Bone marrow cells/glucosamine
No, this is not human bone marrow. Chicken bones is invariably the marrow of choice to derive glucosamine (the natural compound found in the tough tissue that cushions joints) for creams and moisturisers, or it is bioengineered from shells of shellfish. Stem cells, when applied on the skin, take cues from the surrounding tissue to generate new skin cells, and in turn, a younger-looking skin. “Glucosamine has been shown to enhance collagen production and stimulate hyaluronic acid. This can help strengthen and plump the skin,” says Dr Zeichner, reinstating the efficacy of glucosamine on skin ageing.

Find it in: Perfectionist Pro Rapid Firm + Lift Treatment with Acetyl Hexapeptide-8 by Estée Lauder; Dermalogica AGE Smart Power Rich. Dynamite/diatomaceous earthOnce upon a time, a Swedish chemist used diatomaceous earth (a type of a sedimentary rock) to patent a mixture called dynamite. A century and few decades later, this component used to make explosives was infused in skincare products, thanks to its inherent benefits to absorb oils, exfoliate the skin, reduce shine and trap bacteria. “Diatomaceous earth is often used as a filler in powder masks as it helps to detoxify and draw out excess skin sebum,” reveals King.


 Bee venom
While we associate a bee sting with the opposite-of-magic (read: teeth-gnashing pain), the colourless, liquid poison a bee deposits from its stinger when it stings, in contrast, “is thought to increase collagen production to thicken the skin and improve the appearance of wrinkles,” shares Dr Zeichner. Turns out that the venom also boosts of powerful anti-inflammatory benefits to diminish those pesky pimples, including cystic and body acne, that go a bit beneath the surface.Find it in: Nip + Fab Bee Sting Deluxe Body Soufflé; Rodial’s entire Bee Venom skincare line; Miss Spa Bee Venom Plumping Sheet Mask; Heaven Skincare Bee Venom Mask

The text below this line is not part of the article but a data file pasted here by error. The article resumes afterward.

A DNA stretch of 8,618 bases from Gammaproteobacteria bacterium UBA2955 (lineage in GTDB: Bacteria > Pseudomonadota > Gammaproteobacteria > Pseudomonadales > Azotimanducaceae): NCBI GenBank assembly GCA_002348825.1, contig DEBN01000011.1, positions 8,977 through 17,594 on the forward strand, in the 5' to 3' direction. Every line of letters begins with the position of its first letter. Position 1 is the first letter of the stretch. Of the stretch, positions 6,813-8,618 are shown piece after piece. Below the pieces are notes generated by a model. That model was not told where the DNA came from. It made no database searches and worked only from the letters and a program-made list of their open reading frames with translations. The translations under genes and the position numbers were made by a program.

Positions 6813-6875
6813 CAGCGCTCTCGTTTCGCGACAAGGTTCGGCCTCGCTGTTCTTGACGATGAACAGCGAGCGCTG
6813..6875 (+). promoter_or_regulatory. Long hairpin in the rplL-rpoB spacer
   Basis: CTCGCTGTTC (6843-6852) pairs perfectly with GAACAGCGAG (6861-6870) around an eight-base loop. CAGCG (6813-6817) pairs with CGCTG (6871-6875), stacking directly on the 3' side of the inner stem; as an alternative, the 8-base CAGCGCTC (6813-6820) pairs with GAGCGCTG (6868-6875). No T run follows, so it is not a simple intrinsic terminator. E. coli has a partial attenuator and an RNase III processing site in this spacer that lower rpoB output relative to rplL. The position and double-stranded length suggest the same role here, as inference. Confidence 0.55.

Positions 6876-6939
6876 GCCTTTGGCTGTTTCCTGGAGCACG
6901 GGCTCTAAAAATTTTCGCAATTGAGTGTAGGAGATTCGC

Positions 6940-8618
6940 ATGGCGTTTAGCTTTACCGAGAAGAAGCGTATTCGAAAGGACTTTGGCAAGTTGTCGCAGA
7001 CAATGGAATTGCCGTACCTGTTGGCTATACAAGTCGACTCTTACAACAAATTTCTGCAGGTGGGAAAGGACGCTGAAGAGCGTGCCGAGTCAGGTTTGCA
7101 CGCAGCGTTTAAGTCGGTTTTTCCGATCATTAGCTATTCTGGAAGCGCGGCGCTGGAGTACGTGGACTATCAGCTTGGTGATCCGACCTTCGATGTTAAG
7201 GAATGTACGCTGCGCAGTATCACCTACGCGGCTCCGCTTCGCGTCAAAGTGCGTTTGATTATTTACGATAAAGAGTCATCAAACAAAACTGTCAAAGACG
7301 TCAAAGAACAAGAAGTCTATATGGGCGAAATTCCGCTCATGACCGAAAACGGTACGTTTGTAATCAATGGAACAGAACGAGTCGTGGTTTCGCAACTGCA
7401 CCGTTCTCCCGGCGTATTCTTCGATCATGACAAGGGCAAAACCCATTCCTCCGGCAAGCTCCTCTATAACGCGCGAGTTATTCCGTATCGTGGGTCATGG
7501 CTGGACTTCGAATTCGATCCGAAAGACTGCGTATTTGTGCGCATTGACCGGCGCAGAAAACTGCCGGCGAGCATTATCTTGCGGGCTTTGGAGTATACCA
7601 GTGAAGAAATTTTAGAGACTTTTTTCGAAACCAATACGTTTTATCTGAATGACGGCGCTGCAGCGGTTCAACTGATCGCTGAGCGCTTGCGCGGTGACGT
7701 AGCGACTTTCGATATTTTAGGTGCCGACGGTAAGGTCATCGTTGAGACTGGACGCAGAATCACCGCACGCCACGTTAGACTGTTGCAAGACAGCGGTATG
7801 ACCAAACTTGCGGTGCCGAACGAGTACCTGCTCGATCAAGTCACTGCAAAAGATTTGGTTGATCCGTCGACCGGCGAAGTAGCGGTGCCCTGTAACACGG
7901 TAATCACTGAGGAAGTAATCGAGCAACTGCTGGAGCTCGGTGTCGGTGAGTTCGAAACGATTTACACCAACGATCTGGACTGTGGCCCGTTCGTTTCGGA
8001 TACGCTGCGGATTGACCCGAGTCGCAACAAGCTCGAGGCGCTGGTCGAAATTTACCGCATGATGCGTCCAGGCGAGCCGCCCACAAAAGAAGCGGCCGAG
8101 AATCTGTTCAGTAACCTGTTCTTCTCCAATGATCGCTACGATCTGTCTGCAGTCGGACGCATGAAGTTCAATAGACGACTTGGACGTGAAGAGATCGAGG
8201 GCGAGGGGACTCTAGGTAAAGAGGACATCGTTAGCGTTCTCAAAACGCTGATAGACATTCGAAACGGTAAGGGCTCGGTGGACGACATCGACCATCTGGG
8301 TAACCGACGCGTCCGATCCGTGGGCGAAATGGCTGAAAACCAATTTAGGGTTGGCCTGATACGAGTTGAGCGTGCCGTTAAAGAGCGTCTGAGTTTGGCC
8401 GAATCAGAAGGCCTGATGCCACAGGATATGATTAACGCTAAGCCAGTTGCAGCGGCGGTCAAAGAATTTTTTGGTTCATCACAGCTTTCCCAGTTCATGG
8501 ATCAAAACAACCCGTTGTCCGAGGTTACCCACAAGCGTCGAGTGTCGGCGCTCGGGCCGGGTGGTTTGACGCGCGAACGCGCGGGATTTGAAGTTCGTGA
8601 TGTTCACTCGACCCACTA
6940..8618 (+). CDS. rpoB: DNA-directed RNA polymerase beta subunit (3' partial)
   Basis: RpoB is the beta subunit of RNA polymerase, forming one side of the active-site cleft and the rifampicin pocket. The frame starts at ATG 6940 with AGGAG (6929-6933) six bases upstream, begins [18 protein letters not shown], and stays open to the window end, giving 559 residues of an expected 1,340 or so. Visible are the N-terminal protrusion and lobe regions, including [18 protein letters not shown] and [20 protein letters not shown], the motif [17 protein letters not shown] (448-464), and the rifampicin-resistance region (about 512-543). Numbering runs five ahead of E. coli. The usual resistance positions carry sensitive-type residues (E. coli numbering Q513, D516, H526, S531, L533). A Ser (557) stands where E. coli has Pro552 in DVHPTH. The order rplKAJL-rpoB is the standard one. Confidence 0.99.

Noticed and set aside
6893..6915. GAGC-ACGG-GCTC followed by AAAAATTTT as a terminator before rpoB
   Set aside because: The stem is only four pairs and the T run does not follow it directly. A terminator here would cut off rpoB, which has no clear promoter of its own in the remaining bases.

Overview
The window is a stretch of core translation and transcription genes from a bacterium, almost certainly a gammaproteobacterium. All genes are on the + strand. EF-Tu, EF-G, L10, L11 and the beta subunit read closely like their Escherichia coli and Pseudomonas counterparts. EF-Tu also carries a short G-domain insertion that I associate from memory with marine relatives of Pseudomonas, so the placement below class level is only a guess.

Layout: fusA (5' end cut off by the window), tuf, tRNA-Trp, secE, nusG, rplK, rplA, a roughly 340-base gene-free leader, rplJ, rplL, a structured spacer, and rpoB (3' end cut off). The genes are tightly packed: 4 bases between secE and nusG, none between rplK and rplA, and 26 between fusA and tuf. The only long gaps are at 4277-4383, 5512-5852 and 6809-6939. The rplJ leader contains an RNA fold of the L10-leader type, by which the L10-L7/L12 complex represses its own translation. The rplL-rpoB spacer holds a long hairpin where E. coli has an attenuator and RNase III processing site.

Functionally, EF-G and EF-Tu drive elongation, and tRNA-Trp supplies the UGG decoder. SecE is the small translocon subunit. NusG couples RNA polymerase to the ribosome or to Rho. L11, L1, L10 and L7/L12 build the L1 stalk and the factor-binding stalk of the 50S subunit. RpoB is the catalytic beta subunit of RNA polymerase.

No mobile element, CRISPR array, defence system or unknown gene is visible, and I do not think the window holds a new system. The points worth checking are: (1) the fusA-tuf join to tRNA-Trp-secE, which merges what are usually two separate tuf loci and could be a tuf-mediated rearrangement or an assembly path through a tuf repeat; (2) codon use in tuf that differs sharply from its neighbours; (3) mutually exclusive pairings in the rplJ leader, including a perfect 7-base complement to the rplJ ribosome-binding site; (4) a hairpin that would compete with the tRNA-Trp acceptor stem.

Goat’s milk
Meet the natural wonder that has been generating quite a buzz and transforming complexions—goat’s milk. Milk has been used for centuries to infuse the skin and hair with proteins, calcium and vitamins. “It is a natural source of lactic acid. This mean it can slough off dead skin cells,” says King, but also warns of skin sensitivity issues that can be caused by milk and recommends patch test first. Goat’s milk is known for its moisture-boosting, skin-softening and gentle-exfoliating properties that’s perfect for dry, tight or chapped skin.

The placenta is a large sac-like organ that develops during pregnancy to provide the developing baby with food and oxygen. It eventually expelled from a mammal’s body after the birth. “Ovine serum derived from sheep placenta is used in some facials and beauty products too,” says Dr Zeichner. While there’s not much research behind its efficacy, “it is thought to be rich in proteins and other ingredients that stimulate collagen to brighten and tighten the skin. It may be useful in people who have sun damage.”